Reviews

The Game of Monogamy

Author: Martina Danelaite
03/01/2013 | Urchicago.com | www.urchicago.com | Live Show Preview
When Tim Kasher is not busy managing his solo artistic career, he is the frontman and the voice of the bands Cursive and The Good Life. In just a few weeks, this Omaha indie-rocking native will be embarking on a solo tour, playing songs old and new. We recently had the pleasure of interviewing the talented singer/songwriter, and you can catch his upcoming live performance on March 23rd at Schubas.

UR Chicago: Having done both, would you consider yourself more of a solo artist or part of a band?

Tim Kasher: It's nice having a few different venues for writing. We've never felt the need to define ourselves as specifically one band or another, nor I as solely a solo performer for that matter.

UR: What moves you most in life, both negatively and positively?

TK: Wow, what a question. Hunger probably moves me the most, both positively and negatively. What an insatiable human need, right? Then so purely satiated, just like that, with a good meal. Sexuality can certainly drive a person, though it certainly falls behind our need for sustenance, huh.

UR: Is there an artist whose acknowledgement of your work would mean the world to you?

TK: Sure, but I would be pretty humbled hearing practically any artist I'm aware of acknowledging what I do. But mean the world to me? Sheesh, Paul Simon, Tom Waits, Elvis Costello, Mike Leigh, PT Anderson... I could rattle off so many people that I would be absolutely floored to hear if they had nearly taken notice of me at all. Sounds kind of simple-minded, even flawed, desiring this kind of acceptance, but there you have it. It would be fun.

UR: In what setting do you imagine people listening to your music?

TK: Honestly, in whatever our most traditional settings are: car, headphones on the way to work, exercising, making dinner. The most ideal would be sitting in front of a good stereo and really taking it in, but I don't expect that to be the case nearly so often.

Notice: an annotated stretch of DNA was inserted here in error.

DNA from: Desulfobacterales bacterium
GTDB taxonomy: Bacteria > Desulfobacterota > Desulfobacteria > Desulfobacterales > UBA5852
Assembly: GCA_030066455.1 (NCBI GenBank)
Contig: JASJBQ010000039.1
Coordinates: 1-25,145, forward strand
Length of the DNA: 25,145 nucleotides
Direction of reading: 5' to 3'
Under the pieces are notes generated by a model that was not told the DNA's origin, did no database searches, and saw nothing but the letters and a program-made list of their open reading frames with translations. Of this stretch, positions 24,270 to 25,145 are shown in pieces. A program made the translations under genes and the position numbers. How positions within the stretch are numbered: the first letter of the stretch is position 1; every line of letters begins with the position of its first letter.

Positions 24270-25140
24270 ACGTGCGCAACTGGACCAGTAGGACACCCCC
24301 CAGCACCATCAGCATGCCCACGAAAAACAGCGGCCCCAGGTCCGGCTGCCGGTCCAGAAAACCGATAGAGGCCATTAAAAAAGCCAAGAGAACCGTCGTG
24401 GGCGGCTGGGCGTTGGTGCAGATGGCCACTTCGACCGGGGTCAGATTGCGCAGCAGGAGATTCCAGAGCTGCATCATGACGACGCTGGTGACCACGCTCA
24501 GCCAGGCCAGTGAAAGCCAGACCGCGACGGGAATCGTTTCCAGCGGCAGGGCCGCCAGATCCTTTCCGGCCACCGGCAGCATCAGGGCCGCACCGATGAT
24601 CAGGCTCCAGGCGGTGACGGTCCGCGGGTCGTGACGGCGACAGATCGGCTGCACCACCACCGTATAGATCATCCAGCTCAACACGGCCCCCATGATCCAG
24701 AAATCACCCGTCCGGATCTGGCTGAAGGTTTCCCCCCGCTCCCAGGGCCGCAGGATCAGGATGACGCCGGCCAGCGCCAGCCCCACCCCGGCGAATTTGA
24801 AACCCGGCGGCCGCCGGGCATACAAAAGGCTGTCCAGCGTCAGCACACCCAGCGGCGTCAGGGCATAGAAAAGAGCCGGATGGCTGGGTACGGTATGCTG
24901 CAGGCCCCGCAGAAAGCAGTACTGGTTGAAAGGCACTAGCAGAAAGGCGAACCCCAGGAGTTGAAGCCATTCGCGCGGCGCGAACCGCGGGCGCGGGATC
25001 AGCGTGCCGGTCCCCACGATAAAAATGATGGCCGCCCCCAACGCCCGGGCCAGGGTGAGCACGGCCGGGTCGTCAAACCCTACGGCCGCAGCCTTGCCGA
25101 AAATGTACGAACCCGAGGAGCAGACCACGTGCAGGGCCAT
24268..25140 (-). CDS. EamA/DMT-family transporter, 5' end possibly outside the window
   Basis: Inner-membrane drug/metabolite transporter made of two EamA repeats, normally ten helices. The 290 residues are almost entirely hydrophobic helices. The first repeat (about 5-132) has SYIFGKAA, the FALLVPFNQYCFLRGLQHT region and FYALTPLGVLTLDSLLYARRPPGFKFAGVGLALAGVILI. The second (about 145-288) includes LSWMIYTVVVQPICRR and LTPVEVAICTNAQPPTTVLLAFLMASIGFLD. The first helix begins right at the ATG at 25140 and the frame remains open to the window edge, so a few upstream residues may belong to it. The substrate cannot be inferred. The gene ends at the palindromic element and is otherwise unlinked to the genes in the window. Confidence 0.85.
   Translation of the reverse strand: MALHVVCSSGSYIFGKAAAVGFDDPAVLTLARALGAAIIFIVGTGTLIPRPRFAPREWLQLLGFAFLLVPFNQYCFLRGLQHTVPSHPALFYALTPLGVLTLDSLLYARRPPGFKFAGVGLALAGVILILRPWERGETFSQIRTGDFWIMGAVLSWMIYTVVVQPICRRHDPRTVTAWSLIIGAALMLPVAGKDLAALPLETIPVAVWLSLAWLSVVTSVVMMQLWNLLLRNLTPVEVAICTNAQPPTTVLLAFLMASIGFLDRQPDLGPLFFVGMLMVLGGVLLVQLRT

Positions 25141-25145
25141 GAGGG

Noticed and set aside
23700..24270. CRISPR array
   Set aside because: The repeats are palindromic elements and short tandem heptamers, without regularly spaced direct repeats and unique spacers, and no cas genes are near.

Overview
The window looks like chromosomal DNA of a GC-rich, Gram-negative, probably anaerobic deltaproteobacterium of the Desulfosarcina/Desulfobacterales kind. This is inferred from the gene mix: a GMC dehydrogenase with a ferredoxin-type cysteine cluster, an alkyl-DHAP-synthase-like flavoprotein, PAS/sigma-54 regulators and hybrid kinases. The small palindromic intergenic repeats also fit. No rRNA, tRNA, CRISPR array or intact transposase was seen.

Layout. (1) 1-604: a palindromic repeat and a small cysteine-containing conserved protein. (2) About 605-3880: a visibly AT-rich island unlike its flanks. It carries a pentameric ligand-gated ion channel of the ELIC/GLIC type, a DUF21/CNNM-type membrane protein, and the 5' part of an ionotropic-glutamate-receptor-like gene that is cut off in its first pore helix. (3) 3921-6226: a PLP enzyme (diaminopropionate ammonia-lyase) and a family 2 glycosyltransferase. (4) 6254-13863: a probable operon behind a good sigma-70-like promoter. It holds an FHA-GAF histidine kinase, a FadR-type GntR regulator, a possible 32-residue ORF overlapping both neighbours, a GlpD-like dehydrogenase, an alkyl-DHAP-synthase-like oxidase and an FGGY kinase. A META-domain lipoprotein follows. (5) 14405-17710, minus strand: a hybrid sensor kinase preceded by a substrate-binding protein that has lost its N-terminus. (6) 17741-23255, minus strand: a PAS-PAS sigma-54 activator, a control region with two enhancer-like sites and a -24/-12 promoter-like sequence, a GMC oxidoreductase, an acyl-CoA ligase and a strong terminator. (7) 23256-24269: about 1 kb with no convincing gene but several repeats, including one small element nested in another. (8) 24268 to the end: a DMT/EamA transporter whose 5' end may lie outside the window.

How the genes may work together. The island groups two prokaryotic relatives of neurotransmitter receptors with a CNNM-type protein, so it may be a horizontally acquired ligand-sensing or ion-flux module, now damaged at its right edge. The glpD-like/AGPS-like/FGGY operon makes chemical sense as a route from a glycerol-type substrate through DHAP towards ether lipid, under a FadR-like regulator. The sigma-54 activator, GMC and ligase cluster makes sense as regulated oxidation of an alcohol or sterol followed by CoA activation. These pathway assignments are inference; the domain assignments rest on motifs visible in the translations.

UR: You are about to go on tour. What were some of the best and the worst gigs in the past?

TK: There are shows one would rather not have played, usually ones that paid too well to say no but leave you feeling cheap, whorish. I've been fortunate to have only mistakenly run into that scenario a few times at most. The best shows tend to be the ones in between, the ones on the way to the "great" shows (festivals, NYC), the ones in cramped basements where a bond is formed.

UR: Are there any other creative pursuits at the moment, apart from music? I heard that you were into screenplays and books.

TK: Sure, I write as steadily as I can. Merely a hobbyist at those other pursuits, but I write scripts and short stories.

UR: What do you think are the biggest challenges in the music industry at the moment, for you and in general?

TK: I think the answer is the same for myself as well as "in general": staying afloat. The changes in the industry over the past 15 years have been amazing as far as getting so many more musicians out there, so much more music, but it's also become increasingly more difficult for musicians to maintain careers.

UR: If there was ever a film made about your musical career, whom would you like to impersonate you?

TK: Oh, what a great question! Kermit the Frog.

UR: What are your plans for the 2013?

TK: Recording the second solo album this spring, hope to release it in the fall. Play some shows in the interim with Cursive.

UR: If you could write the headline for this interview, what would it be?

TK: "Russian Eats Entire Wiener Mobile While Wearing Pope Mobile As Hat"
The Game of Monogamy

The Game of Monogamy

LP / CD / MP3